A durable eco-plastic made from spider webs and wood fibers has been developed in Finland

At first glance, the combination of strength and toughness in one material looks unlikely, but a new substance obtained by mixing wood fibers and spider webs makes this quite possible.

To create a new experimental material, scientists from Aalto University and VTT Technical Research Center (Finland) used birch pulp, which was split into tiny fibers - cellulose nanofibrils. Then an adhesive (a substance capable of surface adhesion) from a spider web was added to the resulting mass, resulting in a soft, energy-dissipating matrix consisting of direction-aligned nanofibrils.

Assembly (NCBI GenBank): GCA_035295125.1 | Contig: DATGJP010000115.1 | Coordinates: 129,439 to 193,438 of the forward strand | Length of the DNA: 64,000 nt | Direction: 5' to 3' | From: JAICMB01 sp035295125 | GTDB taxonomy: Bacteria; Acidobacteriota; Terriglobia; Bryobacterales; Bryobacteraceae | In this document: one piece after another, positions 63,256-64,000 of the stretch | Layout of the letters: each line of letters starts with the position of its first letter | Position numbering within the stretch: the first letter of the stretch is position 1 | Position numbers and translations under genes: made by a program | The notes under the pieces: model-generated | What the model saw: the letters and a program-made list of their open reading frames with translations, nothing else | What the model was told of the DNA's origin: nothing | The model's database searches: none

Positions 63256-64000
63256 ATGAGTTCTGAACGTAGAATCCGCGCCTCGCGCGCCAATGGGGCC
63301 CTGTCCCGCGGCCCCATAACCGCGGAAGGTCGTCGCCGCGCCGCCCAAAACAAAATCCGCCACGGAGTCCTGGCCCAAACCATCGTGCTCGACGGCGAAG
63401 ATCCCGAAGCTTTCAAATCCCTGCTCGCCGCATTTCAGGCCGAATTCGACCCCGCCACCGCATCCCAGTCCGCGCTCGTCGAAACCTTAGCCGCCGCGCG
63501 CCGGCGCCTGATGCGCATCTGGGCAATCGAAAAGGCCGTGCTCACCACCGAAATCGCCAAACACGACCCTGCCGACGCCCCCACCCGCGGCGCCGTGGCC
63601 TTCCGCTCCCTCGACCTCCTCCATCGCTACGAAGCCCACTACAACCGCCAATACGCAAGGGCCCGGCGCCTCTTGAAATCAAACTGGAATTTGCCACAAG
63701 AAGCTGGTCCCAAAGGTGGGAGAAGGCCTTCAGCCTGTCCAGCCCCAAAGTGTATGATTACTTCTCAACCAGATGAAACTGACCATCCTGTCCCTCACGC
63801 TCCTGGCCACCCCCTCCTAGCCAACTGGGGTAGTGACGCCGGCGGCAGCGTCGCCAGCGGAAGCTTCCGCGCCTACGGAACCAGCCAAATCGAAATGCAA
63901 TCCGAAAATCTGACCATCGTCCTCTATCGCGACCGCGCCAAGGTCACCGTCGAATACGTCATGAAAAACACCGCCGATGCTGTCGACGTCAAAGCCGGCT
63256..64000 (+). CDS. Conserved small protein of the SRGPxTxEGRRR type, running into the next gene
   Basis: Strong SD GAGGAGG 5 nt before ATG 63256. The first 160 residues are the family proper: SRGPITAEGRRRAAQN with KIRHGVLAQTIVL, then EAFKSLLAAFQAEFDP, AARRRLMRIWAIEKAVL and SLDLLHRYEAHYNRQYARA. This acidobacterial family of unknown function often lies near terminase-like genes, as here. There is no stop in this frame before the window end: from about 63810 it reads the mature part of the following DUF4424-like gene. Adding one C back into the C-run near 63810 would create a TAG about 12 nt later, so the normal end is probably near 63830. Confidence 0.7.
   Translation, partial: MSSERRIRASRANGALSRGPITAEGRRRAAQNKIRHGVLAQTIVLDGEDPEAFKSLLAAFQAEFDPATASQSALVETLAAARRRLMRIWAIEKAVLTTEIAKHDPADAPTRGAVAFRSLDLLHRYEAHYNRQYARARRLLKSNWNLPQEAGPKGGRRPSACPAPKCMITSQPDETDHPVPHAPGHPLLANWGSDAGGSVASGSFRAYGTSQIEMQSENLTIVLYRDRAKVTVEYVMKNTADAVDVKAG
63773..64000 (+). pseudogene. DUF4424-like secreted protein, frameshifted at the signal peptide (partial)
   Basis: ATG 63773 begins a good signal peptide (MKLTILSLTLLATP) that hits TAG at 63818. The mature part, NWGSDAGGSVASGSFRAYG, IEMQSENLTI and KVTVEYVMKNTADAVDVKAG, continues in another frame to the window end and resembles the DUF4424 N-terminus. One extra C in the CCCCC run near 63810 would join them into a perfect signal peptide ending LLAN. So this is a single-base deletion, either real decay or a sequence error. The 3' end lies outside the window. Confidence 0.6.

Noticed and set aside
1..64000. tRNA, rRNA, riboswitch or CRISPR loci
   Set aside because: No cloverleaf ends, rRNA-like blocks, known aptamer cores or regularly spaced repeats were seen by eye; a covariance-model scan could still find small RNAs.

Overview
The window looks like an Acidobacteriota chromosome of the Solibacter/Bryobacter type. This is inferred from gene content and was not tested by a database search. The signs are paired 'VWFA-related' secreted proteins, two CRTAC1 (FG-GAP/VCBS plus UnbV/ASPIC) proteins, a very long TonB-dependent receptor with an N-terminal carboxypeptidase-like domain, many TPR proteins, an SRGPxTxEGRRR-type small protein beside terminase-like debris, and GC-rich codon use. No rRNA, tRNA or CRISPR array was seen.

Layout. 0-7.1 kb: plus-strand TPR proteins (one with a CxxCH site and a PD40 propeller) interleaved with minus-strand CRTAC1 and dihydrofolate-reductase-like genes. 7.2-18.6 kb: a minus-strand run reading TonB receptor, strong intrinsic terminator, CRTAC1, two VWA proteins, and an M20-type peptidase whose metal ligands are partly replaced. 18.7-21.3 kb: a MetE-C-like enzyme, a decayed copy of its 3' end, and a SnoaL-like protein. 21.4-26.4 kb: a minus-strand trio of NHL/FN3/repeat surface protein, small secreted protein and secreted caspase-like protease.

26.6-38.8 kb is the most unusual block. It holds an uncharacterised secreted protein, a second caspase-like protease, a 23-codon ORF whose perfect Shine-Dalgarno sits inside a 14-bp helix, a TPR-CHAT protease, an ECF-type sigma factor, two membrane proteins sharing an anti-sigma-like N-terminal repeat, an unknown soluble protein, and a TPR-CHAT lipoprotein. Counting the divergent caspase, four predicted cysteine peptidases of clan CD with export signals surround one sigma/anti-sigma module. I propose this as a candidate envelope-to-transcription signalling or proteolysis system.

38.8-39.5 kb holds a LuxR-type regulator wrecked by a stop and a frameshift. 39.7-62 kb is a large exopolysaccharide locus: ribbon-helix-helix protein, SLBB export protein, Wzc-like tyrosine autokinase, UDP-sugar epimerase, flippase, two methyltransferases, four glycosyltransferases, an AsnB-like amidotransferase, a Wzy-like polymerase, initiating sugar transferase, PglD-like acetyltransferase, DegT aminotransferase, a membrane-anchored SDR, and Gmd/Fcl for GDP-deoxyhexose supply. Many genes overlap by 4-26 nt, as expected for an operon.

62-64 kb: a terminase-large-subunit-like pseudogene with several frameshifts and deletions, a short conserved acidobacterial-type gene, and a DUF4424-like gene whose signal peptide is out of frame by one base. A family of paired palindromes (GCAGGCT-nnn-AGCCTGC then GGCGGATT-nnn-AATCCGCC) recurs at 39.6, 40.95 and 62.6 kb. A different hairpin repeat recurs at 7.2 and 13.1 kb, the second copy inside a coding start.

Studies have shown that the properties of the new plastic "surpass most modern synthetic and natural materials" in the ability to resist irreversible deformation and fracture loads. In addition, unlike some types of plastics with similar properties, the new material is completely biodegradable. Unfortunately, it is still difficult to obtain an artificial analogue of the web on an industrial scale.

The unique material can find practical application in the production of implants, textiles, packaging and shock-resistant items.